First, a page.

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38 Things Every Entrepreneur Should Know

38 Things Every Entrepreneur Should Know

I read a great post a couple of months ago, written by a friend of mine, for females, that really inspired me (even as a male). As we get older, we begin to see things more clearly. Things we once thought were important become secondary. We start to truly understand what life (and business) is all about.

At my age, 38, I’m not claiming to know everything, nor to be an expert in anything, for that matter, but I do believe I’ve learned a few things. As I approach my 40s, I thought I’d share the lessons (sometimes hard) that I’ve earned–and learned:

  1. Nobody cares about what you say, only what you do.
  2. Funding is not the end, only the beginning.
  3. Once you take on funding, the stress gets worse, not better.
  4. Don’t beg for investment dollars. Someone’s paying to be your partner, not the other way around.
  5. Arrogant and disrespectful investors will never be good partners. Ignore them.
  6. Never, ever, ever, pay to pitch.
  7. TechCrunch is overrated. Unless you sell to startups, it doesn’t do sh*t. It’s good for the ego, though.
  8. Some people care only about people whom they think are popular. They’ll acknowledge you only when you appear to be more connected than they are. Get rid of these people.
  9. Some people like you only for what you can do for them. Pay them no mind.
  10. Accelerators are good only for funding and meeting new friends. Is that what 6 to 8 percent equity is worth to you?
  11. Take a job if you have to. You will not lose your will to be an entrepreneur for doing so.
  12. Take huge risks in your 20s. Take calculated risks in your 30s.
  13. If you have an idea that keeps you up at night, do something with it. If not, it will always be only a dream.
  14. It’s OK to be driven by money at first. Once you have it, you’ll find your true motivation.
  15. Nontechies: If your tech co-founder says it’s going to take three months or more, she’s lying.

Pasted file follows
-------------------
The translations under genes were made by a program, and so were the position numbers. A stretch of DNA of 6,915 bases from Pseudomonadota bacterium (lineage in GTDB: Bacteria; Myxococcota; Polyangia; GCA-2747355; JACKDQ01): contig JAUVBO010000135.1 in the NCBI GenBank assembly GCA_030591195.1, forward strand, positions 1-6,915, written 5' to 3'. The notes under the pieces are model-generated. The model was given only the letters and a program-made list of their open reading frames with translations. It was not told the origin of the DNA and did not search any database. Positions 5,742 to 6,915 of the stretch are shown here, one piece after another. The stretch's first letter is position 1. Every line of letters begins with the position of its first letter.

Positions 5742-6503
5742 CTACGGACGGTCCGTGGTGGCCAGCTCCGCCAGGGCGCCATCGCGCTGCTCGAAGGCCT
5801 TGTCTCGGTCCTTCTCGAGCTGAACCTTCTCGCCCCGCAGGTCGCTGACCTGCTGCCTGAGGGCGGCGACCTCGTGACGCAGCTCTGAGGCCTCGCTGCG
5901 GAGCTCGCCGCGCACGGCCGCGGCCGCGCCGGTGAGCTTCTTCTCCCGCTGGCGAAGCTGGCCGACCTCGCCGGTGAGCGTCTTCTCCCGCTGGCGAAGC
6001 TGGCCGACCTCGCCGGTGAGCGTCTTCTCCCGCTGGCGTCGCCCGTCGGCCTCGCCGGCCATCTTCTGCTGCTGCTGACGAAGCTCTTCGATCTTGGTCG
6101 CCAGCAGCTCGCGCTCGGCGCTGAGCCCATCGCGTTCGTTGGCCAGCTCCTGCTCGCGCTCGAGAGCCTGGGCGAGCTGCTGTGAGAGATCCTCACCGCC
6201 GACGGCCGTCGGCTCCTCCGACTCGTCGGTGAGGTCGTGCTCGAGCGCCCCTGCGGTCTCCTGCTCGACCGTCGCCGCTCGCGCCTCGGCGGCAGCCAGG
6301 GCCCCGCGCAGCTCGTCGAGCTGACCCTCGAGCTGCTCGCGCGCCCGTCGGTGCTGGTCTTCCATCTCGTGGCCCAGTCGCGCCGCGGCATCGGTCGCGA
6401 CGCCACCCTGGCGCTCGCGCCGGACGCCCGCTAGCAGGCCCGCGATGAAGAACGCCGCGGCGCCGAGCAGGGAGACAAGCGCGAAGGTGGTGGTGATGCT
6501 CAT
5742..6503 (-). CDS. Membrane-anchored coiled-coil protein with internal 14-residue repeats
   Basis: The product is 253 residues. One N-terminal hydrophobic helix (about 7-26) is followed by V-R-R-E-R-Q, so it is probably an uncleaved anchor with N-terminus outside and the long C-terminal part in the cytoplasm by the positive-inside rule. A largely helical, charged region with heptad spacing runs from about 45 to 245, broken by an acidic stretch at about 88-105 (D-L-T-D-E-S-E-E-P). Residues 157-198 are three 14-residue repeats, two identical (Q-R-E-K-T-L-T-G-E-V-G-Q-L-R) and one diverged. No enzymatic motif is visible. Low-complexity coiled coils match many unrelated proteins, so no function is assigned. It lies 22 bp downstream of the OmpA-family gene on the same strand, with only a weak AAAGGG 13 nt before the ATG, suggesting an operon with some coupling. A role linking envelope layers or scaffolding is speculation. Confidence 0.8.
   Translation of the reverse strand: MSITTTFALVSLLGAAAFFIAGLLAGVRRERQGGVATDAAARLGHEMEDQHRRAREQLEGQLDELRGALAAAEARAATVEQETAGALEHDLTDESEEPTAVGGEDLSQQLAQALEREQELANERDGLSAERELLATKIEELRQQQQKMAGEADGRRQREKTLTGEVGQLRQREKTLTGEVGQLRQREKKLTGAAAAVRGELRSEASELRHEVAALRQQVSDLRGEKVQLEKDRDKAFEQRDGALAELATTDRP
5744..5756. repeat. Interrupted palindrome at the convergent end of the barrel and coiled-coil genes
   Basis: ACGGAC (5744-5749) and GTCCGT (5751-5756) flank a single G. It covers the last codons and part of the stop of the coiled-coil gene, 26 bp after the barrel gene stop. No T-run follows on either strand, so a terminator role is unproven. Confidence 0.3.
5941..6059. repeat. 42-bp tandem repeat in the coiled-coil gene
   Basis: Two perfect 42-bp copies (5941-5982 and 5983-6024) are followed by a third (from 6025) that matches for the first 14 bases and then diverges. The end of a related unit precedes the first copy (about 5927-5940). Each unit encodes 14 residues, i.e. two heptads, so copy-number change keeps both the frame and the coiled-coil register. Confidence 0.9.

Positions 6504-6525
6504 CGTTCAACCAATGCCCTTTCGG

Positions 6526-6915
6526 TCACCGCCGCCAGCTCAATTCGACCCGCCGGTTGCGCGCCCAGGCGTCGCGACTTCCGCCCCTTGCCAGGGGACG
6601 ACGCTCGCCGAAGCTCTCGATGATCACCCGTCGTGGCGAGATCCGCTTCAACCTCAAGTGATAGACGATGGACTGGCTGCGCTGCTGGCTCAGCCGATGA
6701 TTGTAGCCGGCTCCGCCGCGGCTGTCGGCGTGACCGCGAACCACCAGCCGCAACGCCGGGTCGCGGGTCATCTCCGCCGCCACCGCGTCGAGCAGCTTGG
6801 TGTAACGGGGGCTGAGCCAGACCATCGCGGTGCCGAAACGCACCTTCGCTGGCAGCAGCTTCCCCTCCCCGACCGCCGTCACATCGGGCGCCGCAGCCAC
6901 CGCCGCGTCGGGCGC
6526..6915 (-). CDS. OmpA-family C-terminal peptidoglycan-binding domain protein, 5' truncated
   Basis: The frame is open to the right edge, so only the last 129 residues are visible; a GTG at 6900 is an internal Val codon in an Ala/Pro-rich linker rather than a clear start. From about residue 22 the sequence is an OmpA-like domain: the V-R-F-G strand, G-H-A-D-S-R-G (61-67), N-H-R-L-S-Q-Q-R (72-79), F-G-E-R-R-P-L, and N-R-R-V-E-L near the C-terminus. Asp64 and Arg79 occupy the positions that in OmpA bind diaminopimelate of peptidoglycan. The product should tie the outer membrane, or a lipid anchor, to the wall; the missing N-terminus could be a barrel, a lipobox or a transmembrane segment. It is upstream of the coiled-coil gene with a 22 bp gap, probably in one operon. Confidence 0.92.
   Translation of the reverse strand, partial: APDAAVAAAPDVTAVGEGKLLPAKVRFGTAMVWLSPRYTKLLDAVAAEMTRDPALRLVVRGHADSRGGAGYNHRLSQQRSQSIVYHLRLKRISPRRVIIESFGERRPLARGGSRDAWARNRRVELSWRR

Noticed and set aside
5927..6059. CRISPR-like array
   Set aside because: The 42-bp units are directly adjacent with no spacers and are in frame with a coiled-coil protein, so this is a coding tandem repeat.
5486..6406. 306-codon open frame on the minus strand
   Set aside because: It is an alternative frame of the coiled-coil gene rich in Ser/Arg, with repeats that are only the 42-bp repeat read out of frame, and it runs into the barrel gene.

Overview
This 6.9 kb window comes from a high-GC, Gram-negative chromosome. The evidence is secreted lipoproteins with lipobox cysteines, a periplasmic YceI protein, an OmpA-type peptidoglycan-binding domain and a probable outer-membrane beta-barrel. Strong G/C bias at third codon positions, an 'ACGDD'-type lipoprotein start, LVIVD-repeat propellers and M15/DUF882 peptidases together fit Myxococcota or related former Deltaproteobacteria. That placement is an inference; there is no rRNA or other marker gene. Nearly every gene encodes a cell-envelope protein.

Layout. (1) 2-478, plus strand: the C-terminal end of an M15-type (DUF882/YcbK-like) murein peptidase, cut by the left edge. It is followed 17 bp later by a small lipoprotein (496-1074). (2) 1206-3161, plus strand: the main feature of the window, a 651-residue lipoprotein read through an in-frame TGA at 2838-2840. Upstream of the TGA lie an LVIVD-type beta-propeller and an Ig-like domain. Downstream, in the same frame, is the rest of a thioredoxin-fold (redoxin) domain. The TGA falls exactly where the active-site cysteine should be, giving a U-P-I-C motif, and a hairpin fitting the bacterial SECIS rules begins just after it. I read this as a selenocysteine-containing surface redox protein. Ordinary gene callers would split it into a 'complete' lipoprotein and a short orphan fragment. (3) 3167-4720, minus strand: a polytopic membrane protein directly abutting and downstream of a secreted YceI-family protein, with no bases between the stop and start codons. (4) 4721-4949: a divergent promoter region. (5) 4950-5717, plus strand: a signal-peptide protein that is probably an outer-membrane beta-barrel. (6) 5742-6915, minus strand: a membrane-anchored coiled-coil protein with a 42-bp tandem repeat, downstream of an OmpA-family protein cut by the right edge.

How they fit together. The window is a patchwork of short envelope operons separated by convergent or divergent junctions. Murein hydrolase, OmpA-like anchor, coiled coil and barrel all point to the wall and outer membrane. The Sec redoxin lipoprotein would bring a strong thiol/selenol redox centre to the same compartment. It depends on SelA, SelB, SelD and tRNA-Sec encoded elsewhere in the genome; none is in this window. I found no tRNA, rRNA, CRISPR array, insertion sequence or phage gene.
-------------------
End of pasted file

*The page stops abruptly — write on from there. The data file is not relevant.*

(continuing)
16. If your tech co-founder says she can’t use existing code, cut ties immediately.
  17. If your nontech co-founder says he can’t sell X until you build Y, he’s making excuses for not working.
  18. Sales are everything. Nothing else matters. Nothing.
  19. Learn something new every day. One thing at least.
  20. Write. Even if you don’t publish it.
  21. Marketing isn’t magic. It’s hustle.
  22. Press isn’t luck. It’s hustle.
  23. Always partner up; never partner down.
  24. Do something uncomfortable as often as you can.
  25. Failing is part of growing. Very little of what you do is actually going to work. Embrace it.
  26. “.com” is still the best domain you can get. It’s probably worth the price.
  27. Things are never as bad as you imagine them to be.
  28. It doesn’t matter where your startup resides. It’s only you that cares.
  29. Tech conferences are a waste of time, but fun.
  30. Working all night is unnecessary. In fact, it’s detrimental.
  31. Work-life balance is a real thing and necessary to succeed. Here’s proof.
  32. Don’t wait until you “succeed” to start your family.
  33. Stay competitive.
  34. Talk to your customers every day.
  35. Help every entrepreneur that you can.
  36. Take every speaking opportunity you’re offered.
  37. ASC–Always stay curious.
  38. Exude confidence and success. It translates.

What lessons would you add to the list?

Note: The views and opinions expressed are solely those of the author and does not necessarily reflect the views held by Inc42, its creators or employees. Inc42 is not responsible for the accuracy of any of the information supplied by guest bloggers.

Author

Dana Severson

Community

Dana is Cofounder at StartupsAnonymous.com

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https://inc42.com/buzz/must-reads-15/

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